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Called to Witness at Harvington Hall

Called to Witness

A vocations event for young people (18+)

Saturday 4th May 2019,

Feast of the Martyrs of England & Wales

WHAT IS IT?

This is a unique event for young people to help reflect and discern their own Christian vocation, in the light of the lay and priestly martyrs of the English Reformation, in the evocative setting of Harvington Hall.

Historian Professor Judith Champ will speak about the martyr tradition, presented in the backdrop of 16th century England, with accounts of stories local to Harvington, about family and community, witness and vocation.

Sr. Gemma Simmonds CJ will talk about the challenge of contemporary Christian life and what forms ‘martyrdom’ takes today as we strive to live lives of witness to the Gospel.

WHERE IS IT?

Harvington Hall, Harvington, Kidderminster, Worcestershire, DY10 4LR.

COSTS: Only £10 per head for those attending to include refreshments.

Attendees will make their own way to Harvington and bring a packed lunch.

OUTLINE OF THE DAY (subject to change)

10:00 Arrivals – tea/coffee – Introductions

10:30 Talk: Prof. Judith Champ – Great Chamber

11:15 Split into two groups to do a “journey in faith” tour of Havington Hall, its grounds and the Georgian Chapel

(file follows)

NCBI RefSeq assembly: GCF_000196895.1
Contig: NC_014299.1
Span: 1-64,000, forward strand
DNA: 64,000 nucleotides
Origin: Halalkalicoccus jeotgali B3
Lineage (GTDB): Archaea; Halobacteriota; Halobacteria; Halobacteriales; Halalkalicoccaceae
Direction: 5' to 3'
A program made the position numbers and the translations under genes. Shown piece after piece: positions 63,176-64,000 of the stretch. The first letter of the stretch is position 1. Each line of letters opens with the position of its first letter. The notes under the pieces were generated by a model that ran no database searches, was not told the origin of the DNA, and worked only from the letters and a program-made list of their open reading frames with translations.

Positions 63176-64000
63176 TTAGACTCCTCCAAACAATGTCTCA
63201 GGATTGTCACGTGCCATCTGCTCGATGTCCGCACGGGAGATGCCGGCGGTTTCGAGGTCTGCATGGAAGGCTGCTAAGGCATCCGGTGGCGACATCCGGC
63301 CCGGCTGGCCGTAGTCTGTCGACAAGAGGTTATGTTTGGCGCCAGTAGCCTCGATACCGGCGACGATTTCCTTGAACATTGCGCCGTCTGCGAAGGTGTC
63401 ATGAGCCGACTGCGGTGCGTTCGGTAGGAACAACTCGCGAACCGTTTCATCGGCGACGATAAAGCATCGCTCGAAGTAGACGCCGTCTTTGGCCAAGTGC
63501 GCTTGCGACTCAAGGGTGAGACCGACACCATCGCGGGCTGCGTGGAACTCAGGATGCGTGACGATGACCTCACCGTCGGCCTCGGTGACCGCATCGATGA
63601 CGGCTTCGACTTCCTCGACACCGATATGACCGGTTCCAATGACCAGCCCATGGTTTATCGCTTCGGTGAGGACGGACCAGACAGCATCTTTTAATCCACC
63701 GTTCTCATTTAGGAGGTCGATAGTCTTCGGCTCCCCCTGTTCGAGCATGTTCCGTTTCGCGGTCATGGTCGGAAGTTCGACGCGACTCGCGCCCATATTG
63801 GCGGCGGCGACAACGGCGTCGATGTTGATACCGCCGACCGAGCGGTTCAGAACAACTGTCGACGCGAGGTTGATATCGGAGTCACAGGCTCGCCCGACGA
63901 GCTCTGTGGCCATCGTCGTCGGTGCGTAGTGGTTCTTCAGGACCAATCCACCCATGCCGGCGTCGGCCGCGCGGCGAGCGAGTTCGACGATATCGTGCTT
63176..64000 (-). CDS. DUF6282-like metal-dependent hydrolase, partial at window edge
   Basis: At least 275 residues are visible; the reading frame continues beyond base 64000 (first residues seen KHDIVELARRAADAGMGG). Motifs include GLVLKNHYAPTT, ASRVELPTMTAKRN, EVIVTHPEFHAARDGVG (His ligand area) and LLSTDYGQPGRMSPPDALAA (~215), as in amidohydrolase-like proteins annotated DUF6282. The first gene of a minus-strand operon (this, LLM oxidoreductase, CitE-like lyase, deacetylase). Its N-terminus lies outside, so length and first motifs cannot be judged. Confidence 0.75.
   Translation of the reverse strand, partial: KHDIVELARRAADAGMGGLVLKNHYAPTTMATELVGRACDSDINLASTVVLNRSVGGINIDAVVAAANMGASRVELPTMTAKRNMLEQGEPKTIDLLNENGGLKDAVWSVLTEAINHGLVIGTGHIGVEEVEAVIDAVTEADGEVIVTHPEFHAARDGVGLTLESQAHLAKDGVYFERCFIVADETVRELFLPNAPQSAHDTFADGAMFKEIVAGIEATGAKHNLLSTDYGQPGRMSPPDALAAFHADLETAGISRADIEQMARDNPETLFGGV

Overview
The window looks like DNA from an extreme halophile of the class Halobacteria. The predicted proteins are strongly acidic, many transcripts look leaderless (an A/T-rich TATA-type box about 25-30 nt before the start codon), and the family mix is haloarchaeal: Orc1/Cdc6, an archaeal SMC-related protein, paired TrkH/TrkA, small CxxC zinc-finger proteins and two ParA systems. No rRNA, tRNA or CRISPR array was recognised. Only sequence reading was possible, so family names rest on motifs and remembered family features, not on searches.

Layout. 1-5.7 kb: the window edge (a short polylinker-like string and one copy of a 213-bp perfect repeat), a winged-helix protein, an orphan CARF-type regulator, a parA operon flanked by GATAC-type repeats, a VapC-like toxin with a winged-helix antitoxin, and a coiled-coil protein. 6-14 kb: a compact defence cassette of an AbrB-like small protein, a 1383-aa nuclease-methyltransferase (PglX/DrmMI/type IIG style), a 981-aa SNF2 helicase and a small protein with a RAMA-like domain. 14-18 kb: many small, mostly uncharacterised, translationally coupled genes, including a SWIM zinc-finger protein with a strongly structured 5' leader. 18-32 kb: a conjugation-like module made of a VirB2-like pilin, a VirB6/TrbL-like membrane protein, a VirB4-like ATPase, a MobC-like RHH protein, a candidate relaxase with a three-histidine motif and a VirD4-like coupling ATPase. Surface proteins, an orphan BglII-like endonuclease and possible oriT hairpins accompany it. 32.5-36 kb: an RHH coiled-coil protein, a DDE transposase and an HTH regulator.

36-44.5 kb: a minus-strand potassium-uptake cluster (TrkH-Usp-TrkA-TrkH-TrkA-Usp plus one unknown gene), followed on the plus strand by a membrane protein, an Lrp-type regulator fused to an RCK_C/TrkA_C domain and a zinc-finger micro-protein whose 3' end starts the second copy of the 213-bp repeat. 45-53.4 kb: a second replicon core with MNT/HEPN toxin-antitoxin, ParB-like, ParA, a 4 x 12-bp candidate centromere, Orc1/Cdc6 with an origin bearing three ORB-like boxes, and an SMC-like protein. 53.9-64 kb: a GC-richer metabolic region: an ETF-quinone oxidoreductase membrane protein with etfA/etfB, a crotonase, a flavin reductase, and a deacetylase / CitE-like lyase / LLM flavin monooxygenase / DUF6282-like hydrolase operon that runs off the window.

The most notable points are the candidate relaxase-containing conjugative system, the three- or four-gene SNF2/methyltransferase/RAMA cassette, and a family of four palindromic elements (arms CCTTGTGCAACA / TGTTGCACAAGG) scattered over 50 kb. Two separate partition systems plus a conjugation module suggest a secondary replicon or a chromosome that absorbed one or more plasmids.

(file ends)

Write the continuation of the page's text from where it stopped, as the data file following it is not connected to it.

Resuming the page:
12:30 Mass for the Feast of the English Marytrs – Parish Church of St. Mary’s, Harvington, celebrated by Fr. Michael Dolman, Vocations Director

13:15 Lunch (bring your own) and drinks

14:00 Talk: Sr. Gemma Simmonds CJ

14:45 Discussion in four break-out groups: led by Archdiocese of Birmingham Seminarians

and Vocation Promoters, on questions provided by Prof. Champ and Sr. Gemma.

15:30 Plenary – Great Chamber

16:00 Holy Half-Hour: Prayer before the Blessed Sacrament – St. Mary’s Parish Church

16:30 Tea and depart

FOR MORE INFORMATION

Call: 0121 321 5139 (Tharushi Jayakody)

or 0121 321 5135 (Deacon Owen Gresty)

Email: office@vocations.org.uk

Visit: www.vocations.org.uk/events

 

Chaplaincy Tuesday – What is progressive Judaism?

Rabbi Dr Margaret Jacobi

All you wanted to know about  progressive Judaism but were afraid to ask!

Come and listen to a short a short talk by Rabbi Dr Margaret Jacobi who will answer your questions.

Progressive Judaism has its roots in the 19th century when Jews were for the first time able to be free citizens in Germany and had to work out how to live in the modern world. They emphasise the necessity to develop in response to changing times while at the same time remaining rooted in Jewish tradition.

Come on Tuesday  20th November at 6.00pm to the Cadbury Room, St Francis Hall (O2 on the campus map).